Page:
Real-Time Ray Tracing, And What It Means For Video Games, Explained

With the arrival in April of the first official details about Sony’s next-generation PlayStation, and Microsoft’s unveiling of Project Scarlett at its E3 2019 press briefing on Sunday, the future of console gaming is finally becoming a bit less hazy.Details remain scarce for now. Sony confirmed that it will not release the PlayStation 5 (or whatever it ends up being called) before 2020, and Microsoft said that Project Scarlett is scheduled for holiday 2020 (with Halo Infinite as a launch title). But there’s a key next-generation graphics feature that seems to be gaining traction across console and PC gaming — and no, we’re not referring to 8K resolution, which the PS5 and Project Scarlett will apparently support even though it’s barely a twinkle in the eye of most consumers.Ray tracing — specifically, real-time ray tracing — is the latest buzz phrase in gaming graphics, and with good reason: It’s the future. The technique was not feasible in video games until very recently; it had been limited primarily to the world of Hollywood filmmaking, where it has long been used to produce computer-generated imagery in animation and visual effects (and used to blend that CGI seamlessly with live-action footage). Now, with confirmation that the PS5 and Project Scarlett will support real-time ray tracing, it’s poised to become one of the defining elements of next-generation graphics.But why is ray tracing such a big deal for video games? How is it different from the way game makers have done things for decades? Let’s dive in — and don’t worry, we’ll try not to get too nerdy.A wet office floor with ray-traced reflections in Remedy’s upcoming game Control . Remedy Entertainment/505 Games What is ray tracing, and how does it work? In the real world, everything that we see is essentially the result of light hitting the objects in our view. The varying degrees to which those objects absorb, reflect, and/or refract the light determines how everything looks to us.Ray tracing is essentially the reverse process, and the name is very literal: It refers to a method of generating an image with a computer by “tracing” the path of light from an imaginary eye or camera to the objects in that image. (This is way more efficient than tracing all rays emitted by light sources; processing any rays that don’t make it to the viewer would be a waste of computing power.)A ray tracing algorithm accounts for elements such as materials and light sources. For instance, two basketballs of an identical shade of orange won’t look the same if one is made of leather and the other is made of rubber, because light will interact with them very differently. Anything that’s more shiny, like metal or hard plastic, will produce reflections and illuminate nearby items with indirect light. Objects sitting in the path of any light rays will cast shadows. And a transparent or translucent substance such as glass or water will refract (bend) light — think of the way a straw appears to break if it’s sitting in a glass of water.A diagram of ray tracing. Henrik/Wikimedia CommonsBecause ray tracing is based on simulating the way that light moves in real life and how it behaves when it interacts with physical substances and materials — i.e., it’s governed by the laws of physics — CGI produced via ray tracing can truly be photorealistic. That’s why the technique has become the norm in filmmaking. But the downside of ray tracing is that it is so computationally intensive as to be impractical for the needs of real-time video game graphics (until recently).To explain why, let’s dive further into the details of how ray tracing actually works. In the diagram above, think of the grid as a computer monitor. To render a scene from a modern video game, the computer maps the 3D virtual world of the game to the 2D viewing plane that is the monitor. In doing so, the computer must determine the color for every pixel on the screen — and a 1080p display has north of 2 million pixels.The process begins with projecting one or more rays from the camera through each pixel, and seeing if the rays intersect with any triangles. (Virtual objects in computer graphics are composed of polygons, sometimes of thousands or millions of triangles.) If a ray does hit a triangle, the algorithm uses data such as the color of the triangle and its distance from the camera to help determine the final color of the pixel. In addition, rays may bounce off a triangle or travel through it, creating more and more rays to measure. And tracing a single ray through a pixe ...Read more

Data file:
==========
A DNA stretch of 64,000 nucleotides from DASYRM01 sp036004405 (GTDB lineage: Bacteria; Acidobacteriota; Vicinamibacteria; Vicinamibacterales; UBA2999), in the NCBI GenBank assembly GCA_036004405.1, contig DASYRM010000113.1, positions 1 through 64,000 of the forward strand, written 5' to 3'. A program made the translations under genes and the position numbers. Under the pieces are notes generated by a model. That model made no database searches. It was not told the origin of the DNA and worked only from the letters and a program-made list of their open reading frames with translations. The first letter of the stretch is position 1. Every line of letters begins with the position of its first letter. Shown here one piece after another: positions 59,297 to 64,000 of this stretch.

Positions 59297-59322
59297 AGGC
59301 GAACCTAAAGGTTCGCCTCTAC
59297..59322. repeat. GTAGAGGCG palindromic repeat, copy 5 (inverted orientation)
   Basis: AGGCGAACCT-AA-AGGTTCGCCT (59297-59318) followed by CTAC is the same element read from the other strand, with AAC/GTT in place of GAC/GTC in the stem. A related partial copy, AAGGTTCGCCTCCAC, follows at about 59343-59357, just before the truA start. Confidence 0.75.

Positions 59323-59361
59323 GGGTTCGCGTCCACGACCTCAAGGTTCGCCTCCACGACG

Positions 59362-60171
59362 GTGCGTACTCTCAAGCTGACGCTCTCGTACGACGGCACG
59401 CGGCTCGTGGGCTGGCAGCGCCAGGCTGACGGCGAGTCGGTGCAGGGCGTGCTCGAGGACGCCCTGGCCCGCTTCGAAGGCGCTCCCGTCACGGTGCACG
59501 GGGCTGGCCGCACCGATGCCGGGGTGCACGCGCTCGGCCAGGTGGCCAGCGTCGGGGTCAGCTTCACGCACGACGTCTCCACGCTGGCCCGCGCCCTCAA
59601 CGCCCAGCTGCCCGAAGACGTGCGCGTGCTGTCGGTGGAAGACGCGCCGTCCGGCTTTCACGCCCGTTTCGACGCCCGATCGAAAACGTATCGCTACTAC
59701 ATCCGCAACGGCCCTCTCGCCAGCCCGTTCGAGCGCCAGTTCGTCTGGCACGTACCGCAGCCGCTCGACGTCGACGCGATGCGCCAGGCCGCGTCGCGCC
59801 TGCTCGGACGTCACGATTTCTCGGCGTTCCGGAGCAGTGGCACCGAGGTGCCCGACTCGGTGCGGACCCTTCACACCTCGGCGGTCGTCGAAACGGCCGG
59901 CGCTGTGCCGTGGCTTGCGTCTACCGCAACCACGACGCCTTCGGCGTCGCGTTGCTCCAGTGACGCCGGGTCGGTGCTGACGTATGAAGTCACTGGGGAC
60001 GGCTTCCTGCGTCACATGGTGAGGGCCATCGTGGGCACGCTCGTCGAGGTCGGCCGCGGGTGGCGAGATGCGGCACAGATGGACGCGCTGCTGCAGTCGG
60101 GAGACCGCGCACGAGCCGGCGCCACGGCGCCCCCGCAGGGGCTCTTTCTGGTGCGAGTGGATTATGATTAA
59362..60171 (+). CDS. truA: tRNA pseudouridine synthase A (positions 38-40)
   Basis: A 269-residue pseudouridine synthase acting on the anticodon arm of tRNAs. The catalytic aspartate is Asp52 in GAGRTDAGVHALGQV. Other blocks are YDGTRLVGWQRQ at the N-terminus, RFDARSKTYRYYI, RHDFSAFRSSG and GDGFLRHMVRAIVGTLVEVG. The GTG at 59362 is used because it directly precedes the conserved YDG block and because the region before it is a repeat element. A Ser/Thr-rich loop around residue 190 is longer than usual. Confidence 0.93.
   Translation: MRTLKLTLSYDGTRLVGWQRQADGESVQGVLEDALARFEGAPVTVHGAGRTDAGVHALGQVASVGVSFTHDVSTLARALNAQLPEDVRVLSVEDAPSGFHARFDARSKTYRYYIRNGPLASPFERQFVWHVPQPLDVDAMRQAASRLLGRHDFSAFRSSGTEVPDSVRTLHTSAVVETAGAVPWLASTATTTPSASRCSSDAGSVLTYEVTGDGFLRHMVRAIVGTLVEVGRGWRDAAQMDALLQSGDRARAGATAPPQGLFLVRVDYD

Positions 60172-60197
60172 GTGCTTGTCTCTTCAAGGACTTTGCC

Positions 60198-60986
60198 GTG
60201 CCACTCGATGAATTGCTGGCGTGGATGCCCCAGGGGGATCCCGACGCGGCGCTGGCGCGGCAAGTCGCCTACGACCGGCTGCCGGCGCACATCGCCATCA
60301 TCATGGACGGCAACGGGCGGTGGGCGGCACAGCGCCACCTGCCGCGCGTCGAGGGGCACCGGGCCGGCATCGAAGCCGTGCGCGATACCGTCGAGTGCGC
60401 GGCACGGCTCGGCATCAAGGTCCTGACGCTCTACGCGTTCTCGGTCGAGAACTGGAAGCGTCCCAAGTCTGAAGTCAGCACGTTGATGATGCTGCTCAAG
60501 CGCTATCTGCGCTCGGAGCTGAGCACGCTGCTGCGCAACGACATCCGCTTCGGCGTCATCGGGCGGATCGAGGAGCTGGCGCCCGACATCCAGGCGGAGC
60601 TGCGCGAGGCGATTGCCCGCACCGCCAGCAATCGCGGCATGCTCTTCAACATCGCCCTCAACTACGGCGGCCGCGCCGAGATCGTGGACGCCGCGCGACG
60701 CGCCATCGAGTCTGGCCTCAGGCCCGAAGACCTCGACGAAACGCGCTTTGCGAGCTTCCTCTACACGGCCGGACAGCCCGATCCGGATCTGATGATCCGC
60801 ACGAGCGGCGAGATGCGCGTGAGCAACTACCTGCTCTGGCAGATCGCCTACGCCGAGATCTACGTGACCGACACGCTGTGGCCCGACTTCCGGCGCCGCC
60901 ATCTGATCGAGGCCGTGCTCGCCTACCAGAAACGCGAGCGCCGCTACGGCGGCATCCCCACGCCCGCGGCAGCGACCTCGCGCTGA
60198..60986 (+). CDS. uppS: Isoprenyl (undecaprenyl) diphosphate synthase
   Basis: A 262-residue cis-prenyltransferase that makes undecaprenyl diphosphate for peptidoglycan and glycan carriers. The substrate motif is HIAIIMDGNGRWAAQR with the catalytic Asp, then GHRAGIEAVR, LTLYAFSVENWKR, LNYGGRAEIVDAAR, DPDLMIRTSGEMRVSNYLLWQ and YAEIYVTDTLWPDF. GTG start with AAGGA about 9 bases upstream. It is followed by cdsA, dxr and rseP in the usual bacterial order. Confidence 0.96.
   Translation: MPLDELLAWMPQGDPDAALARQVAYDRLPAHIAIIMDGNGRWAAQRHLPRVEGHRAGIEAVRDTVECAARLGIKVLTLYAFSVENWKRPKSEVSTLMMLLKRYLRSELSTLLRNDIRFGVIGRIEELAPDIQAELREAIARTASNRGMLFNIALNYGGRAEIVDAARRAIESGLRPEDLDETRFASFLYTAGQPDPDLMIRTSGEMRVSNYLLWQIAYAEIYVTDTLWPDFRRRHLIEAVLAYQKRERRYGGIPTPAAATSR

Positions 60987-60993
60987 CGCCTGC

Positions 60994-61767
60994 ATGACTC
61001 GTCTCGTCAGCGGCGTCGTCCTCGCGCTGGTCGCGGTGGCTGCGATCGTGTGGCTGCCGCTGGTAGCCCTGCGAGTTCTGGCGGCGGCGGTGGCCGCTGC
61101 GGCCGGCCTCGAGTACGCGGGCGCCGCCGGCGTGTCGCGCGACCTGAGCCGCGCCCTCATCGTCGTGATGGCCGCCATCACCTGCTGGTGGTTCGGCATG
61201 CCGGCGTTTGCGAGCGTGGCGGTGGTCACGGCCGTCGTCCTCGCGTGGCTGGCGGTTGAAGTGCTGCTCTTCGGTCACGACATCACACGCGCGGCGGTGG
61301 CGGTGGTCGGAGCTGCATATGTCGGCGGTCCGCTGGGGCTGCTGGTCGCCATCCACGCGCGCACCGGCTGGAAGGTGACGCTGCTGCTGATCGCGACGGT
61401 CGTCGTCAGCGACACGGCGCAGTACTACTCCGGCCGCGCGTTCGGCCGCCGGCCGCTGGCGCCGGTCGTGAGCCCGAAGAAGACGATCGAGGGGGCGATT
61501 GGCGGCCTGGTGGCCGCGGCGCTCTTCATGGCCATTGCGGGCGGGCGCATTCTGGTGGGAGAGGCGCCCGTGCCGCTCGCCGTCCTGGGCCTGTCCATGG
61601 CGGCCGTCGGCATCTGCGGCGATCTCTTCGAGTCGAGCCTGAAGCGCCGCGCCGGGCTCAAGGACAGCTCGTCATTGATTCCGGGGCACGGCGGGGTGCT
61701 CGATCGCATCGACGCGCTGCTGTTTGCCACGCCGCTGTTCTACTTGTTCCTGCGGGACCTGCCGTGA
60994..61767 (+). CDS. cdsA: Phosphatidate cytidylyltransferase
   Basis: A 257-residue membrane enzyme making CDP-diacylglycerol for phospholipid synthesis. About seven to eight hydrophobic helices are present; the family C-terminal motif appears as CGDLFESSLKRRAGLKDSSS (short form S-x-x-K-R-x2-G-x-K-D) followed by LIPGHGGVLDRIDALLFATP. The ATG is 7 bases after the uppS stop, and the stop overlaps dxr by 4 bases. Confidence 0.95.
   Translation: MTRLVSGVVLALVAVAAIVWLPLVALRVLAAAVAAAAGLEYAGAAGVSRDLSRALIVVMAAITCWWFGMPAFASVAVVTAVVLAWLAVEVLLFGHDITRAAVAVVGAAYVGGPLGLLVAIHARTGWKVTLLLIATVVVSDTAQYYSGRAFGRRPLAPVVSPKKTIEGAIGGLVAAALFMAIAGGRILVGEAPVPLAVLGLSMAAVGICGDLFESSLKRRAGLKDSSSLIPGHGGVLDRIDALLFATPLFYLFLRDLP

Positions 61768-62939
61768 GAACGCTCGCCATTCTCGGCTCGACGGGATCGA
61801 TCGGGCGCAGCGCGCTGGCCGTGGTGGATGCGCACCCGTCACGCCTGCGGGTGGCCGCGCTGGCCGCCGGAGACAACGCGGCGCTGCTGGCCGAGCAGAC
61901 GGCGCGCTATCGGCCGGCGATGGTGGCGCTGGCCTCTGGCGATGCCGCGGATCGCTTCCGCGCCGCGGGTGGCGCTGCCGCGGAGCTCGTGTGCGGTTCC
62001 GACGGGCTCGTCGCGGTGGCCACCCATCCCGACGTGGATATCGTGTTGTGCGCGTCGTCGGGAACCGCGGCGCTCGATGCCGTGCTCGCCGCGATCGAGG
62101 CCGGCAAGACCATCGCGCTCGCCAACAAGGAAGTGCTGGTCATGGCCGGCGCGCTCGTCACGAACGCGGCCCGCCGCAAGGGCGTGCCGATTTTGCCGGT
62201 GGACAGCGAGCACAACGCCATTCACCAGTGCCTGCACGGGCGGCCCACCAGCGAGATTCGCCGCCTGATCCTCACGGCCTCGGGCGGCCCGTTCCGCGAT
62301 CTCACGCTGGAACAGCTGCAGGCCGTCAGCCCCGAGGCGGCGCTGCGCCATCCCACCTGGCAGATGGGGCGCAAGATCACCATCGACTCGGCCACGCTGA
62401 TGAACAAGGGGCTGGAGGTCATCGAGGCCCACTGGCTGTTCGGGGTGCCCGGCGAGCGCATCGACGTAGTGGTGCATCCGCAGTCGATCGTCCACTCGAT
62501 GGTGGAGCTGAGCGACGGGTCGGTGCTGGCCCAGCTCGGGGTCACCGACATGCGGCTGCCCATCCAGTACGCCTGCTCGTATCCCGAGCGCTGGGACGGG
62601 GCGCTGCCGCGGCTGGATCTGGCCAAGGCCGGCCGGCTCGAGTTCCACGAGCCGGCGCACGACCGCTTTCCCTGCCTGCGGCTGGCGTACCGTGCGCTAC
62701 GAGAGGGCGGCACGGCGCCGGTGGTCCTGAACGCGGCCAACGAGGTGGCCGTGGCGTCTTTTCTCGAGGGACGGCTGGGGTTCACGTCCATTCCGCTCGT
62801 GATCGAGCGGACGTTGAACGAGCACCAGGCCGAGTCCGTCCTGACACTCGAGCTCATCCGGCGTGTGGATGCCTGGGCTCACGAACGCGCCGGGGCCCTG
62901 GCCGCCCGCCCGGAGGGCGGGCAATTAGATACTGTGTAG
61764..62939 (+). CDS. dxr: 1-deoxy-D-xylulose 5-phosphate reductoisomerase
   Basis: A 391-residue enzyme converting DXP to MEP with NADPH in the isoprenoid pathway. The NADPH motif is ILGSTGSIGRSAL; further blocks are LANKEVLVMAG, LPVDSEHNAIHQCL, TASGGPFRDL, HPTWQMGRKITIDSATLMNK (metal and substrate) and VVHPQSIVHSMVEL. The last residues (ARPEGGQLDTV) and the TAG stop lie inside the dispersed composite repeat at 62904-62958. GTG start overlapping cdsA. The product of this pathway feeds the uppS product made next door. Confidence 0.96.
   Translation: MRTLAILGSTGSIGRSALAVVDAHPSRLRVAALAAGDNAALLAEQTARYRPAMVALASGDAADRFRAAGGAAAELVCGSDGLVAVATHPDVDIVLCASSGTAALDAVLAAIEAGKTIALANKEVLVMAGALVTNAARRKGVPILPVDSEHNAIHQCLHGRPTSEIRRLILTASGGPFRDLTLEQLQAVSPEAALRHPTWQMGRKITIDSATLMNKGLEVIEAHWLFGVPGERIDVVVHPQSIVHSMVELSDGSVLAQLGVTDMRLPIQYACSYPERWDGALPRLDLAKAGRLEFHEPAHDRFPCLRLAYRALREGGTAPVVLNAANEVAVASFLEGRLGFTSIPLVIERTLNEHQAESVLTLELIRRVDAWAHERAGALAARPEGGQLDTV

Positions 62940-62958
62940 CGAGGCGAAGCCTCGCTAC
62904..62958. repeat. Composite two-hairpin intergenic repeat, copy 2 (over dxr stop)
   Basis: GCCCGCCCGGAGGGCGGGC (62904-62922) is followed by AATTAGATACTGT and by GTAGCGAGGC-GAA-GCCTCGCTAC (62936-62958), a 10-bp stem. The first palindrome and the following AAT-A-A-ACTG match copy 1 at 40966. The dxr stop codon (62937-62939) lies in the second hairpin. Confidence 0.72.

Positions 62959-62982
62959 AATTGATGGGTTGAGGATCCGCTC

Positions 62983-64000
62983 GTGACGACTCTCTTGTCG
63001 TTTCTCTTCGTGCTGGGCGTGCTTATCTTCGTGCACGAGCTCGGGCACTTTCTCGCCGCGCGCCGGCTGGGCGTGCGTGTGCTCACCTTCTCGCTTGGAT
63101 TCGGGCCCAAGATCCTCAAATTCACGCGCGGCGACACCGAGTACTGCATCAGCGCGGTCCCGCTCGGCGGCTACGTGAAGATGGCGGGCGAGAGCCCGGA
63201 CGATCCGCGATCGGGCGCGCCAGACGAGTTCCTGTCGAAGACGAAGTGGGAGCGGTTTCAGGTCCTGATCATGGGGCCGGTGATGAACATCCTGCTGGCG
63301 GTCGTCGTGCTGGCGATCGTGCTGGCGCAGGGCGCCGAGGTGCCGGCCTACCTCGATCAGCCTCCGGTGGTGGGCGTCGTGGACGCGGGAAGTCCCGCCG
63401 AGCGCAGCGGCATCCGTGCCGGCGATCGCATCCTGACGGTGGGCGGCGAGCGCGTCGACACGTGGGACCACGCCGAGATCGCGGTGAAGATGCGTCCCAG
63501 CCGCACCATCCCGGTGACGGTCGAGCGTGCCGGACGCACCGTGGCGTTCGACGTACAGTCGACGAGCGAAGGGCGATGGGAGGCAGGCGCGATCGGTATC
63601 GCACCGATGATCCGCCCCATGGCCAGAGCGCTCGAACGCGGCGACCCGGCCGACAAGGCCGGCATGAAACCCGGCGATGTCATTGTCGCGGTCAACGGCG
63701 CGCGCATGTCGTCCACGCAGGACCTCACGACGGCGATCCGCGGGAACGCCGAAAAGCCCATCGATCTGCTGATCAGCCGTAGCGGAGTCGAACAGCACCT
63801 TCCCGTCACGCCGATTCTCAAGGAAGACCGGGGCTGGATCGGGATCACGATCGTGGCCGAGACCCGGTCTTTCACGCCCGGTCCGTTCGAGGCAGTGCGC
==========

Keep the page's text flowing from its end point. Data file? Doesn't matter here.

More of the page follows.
Chute Avant Million Offre Consommateur Voyage Emploi Projet Architecture Plastique Lancement Respect Technologie Pouvoir Libération Line Offre Mobile Ooredoo Film Mention Métro Développement Cabinet Conséquence Changement Montant Jeux Video Point jaime Titre Ordinateur jouer Inverse Experience Appareil photo Conférence Oeil Année Société Microsoft Sony playstation Windows Xbox One Prochainement Lundi Dimanche Mars Avril Mai Bon Soutien mieux Le meilleur Souci Limité Office National de l'éléctricité et de l'eau potable

Articles similaires